Thursday, April 30, 2009

Pour Myself a Cup of Ambition

Lonely Rivers is rapidly growing tired of being in charge. Challenges inspire creativity, there are no problems, just opportunities. Hire great people, treat them well, teach them well, celebrate their success, keep building the team. And let them know that the the buck always stops here. Bring on an earthquake, a flood, three weeks of too much snow, a recession, or the swine flu and LR begins thinking about giving up the "big bucks" for a nice job as a follower, a taker of directions, a passive recipient of the decisions of others. Oh to be able to sit around and criticize the boss, complain about the lack of plastic spoons in the lounge, and second guess most anything. Pass the buck. Dream on.

Thursday, April 16, 2009

Slip Sliding Away...

Lonely Rivers walked five miles and in the final stretch took a spill. Good thing she had walked five miles ... everything all warmed up and ready to fly ...splitsecond trip over a crack in the sidewalk. Loss of contact with earth, brief instant of amazement that this is happening, maybe it's not happening, oh for sure it is.. the smash, the crash, the glasses flying..the thirty something kind as could be dad out with his two kids running to the rescue, the "No, no, I'm all right. Really, I'm all right!" The short limp to the car. testing real damage, scraped knees and hands. When sixty four falls, it hurts.

Tuesday, April 14, 2009

Death of a Salesman

When we were seven we were inseparable. My cousin was my best friend. He had blond curls and a sweet, sweet smile. He was brave and smart, afraid only of garbage men, but reckoned he could ride his bike faster than they could drive the truck. Together we dreamed up skits and performed miracles. We dressed as Dagwood and Blondie in the fourth of July parade and won first prize. We played "office" taking turns being boss. He was great at typing receipts and ordering parts. Our premier enterprise was the Cousins Custom made Potholder Caper. Our business plan: hit every house in our little town. Everyone needs potholders, no one would resist the sales pitch of Dagwood and Blondie. We spent months and months weaving loops on looms creating amazing color combinations and patterns. We plotted and schemed. We stockpiled our product in a huge suitcase and dragged it with us everywhere. Eventually we pitched every house in town..potholders twenty five cents each, five for a dollar. We made a fortune. We grew up. We lost touch. He and a friend fell off the face of the earth. No forwarding address. Just disappeared. He died. In Florida. Maybe of Aids. He could have told us. We loved him. We would buy any story he wanted to tell. He didn't want to tell.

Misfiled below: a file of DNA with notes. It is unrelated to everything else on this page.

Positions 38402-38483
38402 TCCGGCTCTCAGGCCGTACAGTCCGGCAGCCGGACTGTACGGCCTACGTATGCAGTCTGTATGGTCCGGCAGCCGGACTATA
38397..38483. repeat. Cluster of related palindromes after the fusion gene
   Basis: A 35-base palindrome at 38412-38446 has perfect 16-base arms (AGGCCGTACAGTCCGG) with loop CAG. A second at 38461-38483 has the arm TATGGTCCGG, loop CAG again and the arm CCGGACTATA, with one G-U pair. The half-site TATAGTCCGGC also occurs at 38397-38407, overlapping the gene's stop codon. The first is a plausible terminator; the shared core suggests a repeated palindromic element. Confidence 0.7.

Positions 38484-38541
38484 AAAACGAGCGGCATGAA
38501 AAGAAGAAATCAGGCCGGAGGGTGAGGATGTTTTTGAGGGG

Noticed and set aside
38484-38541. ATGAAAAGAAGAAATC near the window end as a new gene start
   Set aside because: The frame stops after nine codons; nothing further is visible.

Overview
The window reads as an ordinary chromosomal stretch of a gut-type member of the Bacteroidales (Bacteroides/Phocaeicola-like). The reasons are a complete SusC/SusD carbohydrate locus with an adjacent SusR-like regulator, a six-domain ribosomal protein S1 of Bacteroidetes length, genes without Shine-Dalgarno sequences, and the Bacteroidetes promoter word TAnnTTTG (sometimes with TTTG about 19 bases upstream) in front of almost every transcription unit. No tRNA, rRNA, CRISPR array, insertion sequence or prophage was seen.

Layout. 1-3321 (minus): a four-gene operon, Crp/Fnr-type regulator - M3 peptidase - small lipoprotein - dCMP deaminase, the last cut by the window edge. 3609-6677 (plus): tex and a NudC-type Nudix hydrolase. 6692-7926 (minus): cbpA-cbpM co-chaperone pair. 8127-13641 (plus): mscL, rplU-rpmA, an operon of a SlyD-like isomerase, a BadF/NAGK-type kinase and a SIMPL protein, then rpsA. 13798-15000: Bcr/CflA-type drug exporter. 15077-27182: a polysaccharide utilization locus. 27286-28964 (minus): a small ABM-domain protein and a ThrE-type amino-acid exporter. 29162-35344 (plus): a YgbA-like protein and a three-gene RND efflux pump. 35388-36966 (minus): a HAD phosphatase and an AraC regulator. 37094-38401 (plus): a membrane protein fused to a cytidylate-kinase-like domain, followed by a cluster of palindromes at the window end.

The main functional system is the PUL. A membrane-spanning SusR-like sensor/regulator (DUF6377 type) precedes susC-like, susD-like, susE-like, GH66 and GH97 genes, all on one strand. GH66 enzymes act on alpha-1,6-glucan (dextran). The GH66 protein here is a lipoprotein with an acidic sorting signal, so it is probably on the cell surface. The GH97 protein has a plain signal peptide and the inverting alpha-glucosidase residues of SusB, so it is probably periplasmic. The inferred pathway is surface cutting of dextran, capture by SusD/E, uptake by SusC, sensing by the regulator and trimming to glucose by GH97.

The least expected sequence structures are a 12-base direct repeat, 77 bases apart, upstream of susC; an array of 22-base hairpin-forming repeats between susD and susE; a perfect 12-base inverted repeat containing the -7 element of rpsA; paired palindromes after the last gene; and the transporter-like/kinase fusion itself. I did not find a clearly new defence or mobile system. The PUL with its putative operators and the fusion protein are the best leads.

Corner Store

Corner stores, the 7 Elevens of my childhood, were owned by real people. My people. My grandfather started the little market after he retired from banking and happily turned it over to my father and uncle when they returned from the war. As kids we helped out on slow days,sweeping, stocking shelves, taking out the bottles, filling the cooler and cleaning up the produce. On busy days we mostly ate popcicles and stayed out of the way. My grandfather could slice cheese from the big wheel to the ounce. My dad could charm any customer into buying bananas, mustard, and white bread. My uncle made a mean sliced meat and cheese sandwich and he effortlessly handpainted news of the week's specials on the windows every Monday. Neighbors had good credit at our store, and just about everyone in town ran a bill. People came just to hang out and share stories. June, July and August were BUSY when the tourists were in town. Summer Sundays were banner days and the place filled up after each of the Catholic church services. The store was the center of the universe, an endless supply of double bubble gum, and malted balls two for a penny. A perfect place for two wartorn soldiers to do something they never dreamed for their lives. After a few years the men got their real dream jobs in the city, and my mom reluctantly took over the store. The Oneida Market up the street became a SUPER Market. The days of the handpainted windows were over. Mom tended store, but mostly read books and waited for us to come home from school.

Sunday, April 5, 2009

And Called it Macaroni

Princess Summer Fall Winter Spring came to town riding a yellow bug. This little pig went to market and found a little cottage with windsock in the tree. She sat in her cottage...and frightened the spiders away. Jack be nimble, Jill fell down and broke her crown. All the kings horses and all the kings men and little maids all in a row are still ticked off after all these years!!